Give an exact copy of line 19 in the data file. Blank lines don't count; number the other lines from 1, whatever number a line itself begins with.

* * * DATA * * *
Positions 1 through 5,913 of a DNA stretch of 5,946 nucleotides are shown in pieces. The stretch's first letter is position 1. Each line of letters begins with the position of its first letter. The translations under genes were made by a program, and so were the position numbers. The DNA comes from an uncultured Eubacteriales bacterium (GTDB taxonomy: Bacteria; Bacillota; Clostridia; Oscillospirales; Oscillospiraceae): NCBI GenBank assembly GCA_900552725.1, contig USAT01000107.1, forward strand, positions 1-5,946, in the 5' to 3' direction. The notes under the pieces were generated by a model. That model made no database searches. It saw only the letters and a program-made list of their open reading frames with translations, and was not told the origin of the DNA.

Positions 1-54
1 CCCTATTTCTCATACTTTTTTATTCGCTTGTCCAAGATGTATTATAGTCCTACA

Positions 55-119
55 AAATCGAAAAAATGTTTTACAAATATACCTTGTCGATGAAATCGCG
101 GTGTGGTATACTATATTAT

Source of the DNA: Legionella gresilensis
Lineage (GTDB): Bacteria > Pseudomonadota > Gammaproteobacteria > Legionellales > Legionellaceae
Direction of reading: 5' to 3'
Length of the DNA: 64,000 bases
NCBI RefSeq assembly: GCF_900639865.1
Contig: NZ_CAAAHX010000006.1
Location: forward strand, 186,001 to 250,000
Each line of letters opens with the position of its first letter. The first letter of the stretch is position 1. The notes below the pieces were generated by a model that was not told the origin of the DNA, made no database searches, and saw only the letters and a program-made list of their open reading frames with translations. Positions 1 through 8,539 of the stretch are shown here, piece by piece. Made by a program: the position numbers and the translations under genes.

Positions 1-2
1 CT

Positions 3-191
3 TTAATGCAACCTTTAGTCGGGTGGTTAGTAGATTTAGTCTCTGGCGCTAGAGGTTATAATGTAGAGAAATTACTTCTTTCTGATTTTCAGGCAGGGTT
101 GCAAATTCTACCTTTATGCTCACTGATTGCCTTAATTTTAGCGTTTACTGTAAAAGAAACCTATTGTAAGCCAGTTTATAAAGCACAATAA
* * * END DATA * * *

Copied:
101 GCAAATTCTACCTTTATGCTCACTGATTGCCTTAATTTTAGCGTTTACTGTAAAAGAAACCTATTGTAAGCCAGTTTATAAAGCACAATAA